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Main / Articles: HP to quit DC biz in Asia-Pacific region

Hewlett-Packard (HP) announced yesterday that the company is to withdraw its digital camera (DC) business from the Asia-Pacific region, and focus on the household photo printing market.

"The strategy adjustment will enable us to concentrate our investment so as to bring the maximum business return, as well as providing valuable services to customers," HP (China) Ltd said in an statement available to China Daily yesterday.

However, the timing of the DC pull-out in the region will vary from country to country, in line with local distribution situations and the life cycle of the digital cameras.

"We will continue to sell our DC products in the Chinese market as it is still quite competitive. But we are not going to launch any new products onto the market," it said.

HP ensured yesterday that its existing DC users would continue to have a first-class warranty service.

"Also, we are going to build up alliances with other DC makers and handset makers to enable our customers to enjoy end-to-end digital imaging solutions," it said.

"In spite of the adjustment, there will be only small job losses."

In another development, HP stated yesterday that it would continue to enhance its DC business in Europe, Africa, the Middle East and Latin America.

"We have reaped success in these areas, and enjoyed sustainable development," it said.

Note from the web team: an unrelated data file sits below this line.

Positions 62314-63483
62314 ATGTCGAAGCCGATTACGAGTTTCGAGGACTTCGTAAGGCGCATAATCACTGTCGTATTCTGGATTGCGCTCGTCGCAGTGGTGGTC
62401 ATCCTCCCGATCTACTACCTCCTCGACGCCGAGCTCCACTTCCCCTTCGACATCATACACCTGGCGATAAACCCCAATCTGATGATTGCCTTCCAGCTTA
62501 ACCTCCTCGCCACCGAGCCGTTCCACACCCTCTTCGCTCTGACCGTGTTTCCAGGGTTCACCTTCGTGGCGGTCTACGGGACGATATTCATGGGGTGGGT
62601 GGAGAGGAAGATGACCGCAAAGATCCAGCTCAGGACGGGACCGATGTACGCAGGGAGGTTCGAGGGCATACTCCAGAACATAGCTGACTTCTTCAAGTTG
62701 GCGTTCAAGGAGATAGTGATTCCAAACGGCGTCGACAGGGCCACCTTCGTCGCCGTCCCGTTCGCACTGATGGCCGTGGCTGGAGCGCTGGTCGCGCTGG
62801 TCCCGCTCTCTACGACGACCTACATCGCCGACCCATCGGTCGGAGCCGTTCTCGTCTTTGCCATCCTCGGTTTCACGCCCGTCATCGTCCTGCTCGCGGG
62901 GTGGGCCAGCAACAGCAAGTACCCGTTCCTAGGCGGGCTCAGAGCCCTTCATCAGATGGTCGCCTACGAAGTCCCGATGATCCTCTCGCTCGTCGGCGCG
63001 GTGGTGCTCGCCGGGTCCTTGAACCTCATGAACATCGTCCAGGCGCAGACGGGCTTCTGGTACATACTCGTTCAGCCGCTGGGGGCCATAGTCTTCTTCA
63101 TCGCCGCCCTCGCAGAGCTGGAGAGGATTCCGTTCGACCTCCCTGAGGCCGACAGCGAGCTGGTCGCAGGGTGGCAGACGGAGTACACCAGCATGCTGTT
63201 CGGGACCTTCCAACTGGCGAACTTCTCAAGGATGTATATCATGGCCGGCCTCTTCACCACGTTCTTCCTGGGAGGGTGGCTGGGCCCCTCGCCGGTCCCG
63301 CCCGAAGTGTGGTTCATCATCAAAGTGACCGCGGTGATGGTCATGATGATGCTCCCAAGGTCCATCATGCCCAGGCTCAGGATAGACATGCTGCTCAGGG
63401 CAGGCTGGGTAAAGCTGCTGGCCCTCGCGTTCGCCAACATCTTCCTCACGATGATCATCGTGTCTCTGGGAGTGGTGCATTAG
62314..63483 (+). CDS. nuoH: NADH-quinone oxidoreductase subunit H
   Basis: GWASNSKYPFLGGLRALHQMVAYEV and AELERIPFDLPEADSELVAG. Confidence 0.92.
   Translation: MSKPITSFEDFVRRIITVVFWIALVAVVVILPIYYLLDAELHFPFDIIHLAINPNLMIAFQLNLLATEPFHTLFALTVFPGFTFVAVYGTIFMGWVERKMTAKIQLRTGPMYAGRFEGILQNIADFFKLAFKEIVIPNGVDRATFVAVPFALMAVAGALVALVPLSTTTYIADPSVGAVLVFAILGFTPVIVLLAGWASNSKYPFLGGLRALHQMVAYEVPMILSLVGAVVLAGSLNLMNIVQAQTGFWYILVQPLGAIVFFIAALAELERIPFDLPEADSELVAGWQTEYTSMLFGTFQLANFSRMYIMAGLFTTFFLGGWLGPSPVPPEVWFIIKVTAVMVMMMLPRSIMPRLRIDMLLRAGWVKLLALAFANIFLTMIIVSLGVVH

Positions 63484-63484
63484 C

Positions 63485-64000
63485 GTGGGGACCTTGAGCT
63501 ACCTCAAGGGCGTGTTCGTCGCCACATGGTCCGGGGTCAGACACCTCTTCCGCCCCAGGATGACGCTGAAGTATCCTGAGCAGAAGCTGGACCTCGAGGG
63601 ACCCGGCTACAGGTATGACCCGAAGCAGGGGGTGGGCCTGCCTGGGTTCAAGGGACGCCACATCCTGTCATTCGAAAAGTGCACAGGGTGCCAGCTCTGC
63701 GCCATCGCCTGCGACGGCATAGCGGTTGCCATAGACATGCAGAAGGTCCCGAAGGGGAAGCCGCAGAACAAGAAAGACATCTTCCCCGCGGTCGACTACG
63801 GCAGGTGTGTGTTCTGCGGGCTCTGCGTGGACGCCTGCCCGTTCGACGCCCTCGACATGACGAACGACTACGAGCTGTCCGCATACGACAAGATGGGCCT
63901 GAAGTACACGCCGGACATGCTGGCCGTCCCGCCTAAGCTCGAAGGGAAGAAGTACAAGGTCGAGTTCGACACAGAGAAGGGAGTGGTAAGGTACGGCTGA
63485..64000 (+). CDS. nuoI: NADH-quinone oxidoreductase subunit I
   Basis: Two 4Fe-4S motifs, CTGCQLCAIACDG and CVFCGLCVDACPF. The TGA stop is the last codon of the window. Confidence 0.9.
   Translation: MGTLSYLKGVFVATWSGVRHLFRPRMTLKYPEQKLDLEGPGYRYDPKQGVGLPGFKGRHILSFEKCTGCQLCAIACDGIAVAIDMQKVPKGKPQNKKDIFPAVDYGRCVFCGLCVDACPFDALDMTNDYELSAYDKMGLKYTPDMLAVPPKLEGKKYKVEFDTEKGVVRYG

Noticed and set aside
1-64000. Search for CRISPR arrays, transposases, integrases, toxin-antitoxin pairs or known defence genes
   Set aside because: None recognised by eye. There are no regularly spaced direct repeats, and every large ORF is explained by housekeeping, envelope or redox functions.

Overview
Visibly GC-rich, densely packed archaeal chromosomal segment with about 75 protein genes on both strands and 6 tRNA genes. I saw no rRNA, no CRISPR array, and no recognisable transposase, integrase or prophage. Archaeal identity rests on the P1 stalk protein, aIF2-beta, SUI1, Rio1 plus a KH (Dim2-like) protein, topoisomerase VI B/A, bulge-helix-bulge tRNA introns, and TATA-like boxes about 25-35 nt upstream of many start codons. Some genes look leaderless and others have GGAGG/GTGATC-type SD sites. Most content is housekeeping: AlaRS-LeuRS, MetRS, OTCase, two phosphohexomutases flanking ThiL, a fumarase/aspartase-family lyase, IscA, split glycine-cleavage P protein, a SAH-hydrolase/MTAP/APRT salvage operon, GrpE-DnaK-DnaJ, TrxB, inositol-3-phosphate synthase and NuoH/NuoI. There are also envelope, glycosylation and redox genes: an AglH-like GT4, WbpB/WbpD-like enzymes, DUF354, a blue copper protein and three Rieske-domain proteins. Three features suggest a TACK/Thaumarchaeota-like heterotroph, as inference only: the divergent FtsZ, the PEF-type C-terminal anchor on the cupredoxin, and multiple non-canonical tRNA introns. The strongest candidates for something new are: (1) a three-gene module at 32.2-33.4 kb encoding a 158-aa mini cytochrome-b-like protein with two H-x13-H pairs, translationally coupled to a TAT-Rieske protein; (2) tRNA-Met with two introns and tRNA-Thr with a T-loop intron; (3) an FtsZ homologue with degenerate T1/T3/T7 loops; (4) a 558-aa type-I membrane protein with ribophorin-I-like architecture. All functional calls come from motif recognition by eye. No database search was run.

Analysts believed that HP's pull-out is the result of fierce competition in the Asia-Pacific region.

"In the Chinese market, for example, competition is becoming increasingly ferocious," said Dai Churong, an analyst with China Securities.

Competition is from both international and domestic digital camera makers, including Canon, Sony, Kodak, Olympus, Nikon and Lenovo.

HP knifed into China's digital camera market in July last year with the introduction of the Photosmart R707, its first digital camera in China.

Back in July 2004, HP was confident in its ability to establish a strong stake in the Chinese consumer electronics market. It claimed this was due to it being "a unique company" which provided a full line of products.

"I believe HP's withdrawal is no surprise, as it realized that the profit margins from digital cameras are becoming razor thin," Dai said.

Figures showed that the average price of a compact digital camera will decline 15 per cent this year, and is expected to drop another 15 per cent next year.

Dai also believed that the spread of mobile phones equipped with powerful cameras is also a threat, as some consumers feel they do not need to buy a separate digital camera.

Analysts also believe HP's withdrawal from the Asia-Pacific region is in line with HP's latest plan, released last month, to simplify its structure, reduce costs and place greater focus on its customers.

The company expects these actions will save US$1.9 billion annually, driving growth and increasing business performance.

The programme simplifies HP's structure by embedding sales and marketing efforts directly into the business units, providing a tighter link with customers.

It cuts expenditure by restructuring support functions and eliminating redundancies, thus freeing funds for reinvestment in the business.

"After a thorough review of our business, we have formulated a plan that will enable HP to begin delivering its full potential," said Mark Hurd, HP chief executive officer and president.

HP's sales revenues reached US$83.3 billion during the past four fiscal quarters ending April 30.

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